The first striking element about this volume that needs to be addressed is how manipulative and addictive the structure is. It is an extremely-light on dialogue story that heavily focuses on action sequences, especially bike chases, and there is only a limited amount of panels per page that beautifully capture the most intense moments of each scene. With the incredible artwork that brings out the most meticulous details of the ruined setting and the frenzied story-telling that pumps so much adrenaline into your blood as you try to decipher what is going on, you don’t realize how quickly you flip through the pages and finds yourself immersed in this post-apocalyptic and futuristic universe. Not to mention that Katsuhiro Otomo doesn’t take you by the hand as he tells this story. The pieces of the puzzle slowly crawl out of the ruins of Tokyo and further tease the readers of what the story is all about. In fact, the biggest question that torments the reader is who or what Akira is, and that’s what I loved about this first of six volumes. It throws you around maniacally without any care for your understanding, yet you love every second of it.

The characters in this story are intriguing in their own rights, but there was still more fleshing out that could’ve been done before or during this volume. Tetsuo’s and Kaneda’s friendship is one that should’ve been further explored before the game-changing moment took place. Their relationship plays a big role in some of the confrontations that take place and the emotional impact wished for these moments weren’t as powerful as they could’ve been if the reader had more knowledge of how close they actually were. There is also the introduction of a secret organization and their mission that is teased here, but there development wasn’t as necessary as the tease in itself was enough to keep me hooked for what they have planned in the long run. A resistance group is also however introduced and they were even more mysterious than the evil organization which sort of bugged me considering that they seemed like the good guys, yet you have no clue what they really want. At least one thing’s for sure, Katsuhiro Otomo knows how to get you hooked. His artwork alone does the job.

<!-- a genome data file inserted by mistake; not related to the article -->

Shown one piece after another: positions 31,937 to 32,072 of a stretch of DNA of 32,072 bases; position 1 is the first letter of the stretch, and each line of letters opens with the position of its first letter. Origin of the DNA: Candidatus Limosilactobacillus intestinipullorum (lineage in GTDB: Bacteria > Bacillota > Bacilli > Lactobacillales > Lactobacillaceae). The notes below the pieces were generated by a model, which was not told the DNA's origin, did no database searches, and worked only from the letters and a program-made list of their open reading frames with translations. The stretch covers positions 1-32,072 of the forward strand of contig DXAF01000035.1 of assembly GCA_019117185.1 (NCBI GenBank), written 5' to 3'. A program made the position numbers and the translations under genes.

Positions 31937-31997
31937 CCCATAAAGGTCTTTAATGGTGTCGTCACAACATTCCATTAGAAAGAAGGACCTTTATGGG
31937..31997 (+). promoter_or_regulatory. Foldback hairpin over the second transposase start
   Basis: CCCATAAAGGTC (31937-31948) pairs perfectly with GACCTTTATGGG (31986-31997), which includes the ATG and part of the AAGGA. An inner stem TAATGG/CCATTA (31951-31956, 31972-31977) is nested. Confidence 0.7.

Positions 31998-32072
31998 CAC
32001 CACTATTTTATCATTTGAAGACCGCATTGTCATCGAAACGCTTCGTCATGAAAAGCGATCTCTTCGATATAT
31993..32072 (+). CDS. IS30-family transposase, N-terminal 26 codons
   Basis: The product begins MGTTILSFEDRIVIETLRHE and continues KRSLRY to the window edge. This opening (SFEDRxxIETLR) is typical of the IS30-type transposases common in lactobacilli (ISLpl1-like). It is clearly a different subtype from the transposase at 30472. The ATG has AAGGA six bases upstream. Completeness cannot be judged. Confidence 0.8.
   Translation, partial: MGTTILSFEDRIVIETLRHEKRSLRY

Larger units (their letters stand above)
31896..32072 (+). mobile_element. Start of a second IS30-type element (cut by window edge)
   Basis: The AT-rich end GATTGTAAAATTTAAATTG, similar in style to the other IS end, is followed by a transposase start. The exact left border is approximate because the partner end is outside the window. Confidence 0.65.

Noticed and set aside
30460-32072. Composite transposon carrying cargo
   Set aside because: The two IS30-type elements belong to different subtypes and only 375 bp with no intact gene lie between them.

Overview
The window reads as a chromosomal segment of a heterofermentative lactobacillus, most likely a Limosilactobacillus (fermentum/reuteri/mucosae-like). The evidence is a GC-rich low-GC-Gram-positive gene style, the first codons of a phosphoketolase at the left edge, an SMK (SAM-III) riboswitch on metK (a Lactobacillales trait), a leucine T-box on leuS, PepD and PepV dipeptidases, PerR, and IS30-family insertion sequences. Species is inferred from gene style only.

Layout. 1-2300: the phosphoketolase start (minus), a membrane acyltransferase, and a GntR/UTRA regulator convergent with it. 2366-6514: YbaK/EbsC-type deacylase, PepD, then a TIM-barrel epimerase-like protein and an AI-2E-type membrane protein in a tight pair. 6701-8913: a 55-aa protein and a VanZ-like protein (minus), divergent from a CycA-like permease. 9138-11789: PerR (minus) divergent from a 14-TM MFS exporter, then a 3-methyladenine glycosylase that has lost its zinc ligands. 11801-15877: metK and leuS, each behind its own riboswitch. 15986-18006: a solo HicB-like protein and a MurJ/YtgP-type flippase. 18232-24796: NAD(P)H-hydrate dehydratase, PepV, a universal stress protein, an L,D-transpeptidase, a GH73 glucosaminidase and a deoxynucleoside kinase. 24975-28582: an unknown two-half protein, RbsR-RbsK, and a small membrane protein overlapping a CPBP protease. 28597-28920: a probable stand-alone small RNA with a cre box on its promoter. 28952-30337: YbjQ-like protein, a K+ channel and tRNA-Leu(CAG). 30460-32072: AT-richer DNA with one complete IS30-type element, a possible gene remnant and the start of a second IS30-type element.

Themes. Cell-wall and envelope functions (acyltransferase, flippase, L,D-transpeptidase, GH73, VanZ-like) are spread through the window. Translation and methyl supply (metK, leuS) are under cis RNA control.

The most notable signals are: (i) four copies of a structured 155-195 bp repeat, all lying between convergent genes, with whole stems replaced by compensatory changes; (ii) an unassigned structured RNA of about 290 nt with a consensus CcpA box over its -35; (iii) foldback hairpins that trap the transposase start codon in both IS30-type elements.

Akira (Vol. 1) is a wild and mysterious look at a post-apocalyptic and futuristic world where a surge in psychic powers among people announces the beginning of something terrible.


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Thank you to Penguin Random House Canada and Kodansha Comics for sending me a copy for review!


The movie is considered to be the most visually-stunning and revolutionary animated movie of all time! Have you seen it?



32 thoughts on “Akira (Vol. 1) by Katsuhiro Otomo

  1. Hurray for AKIRA!!!! Hip, hip, hurray!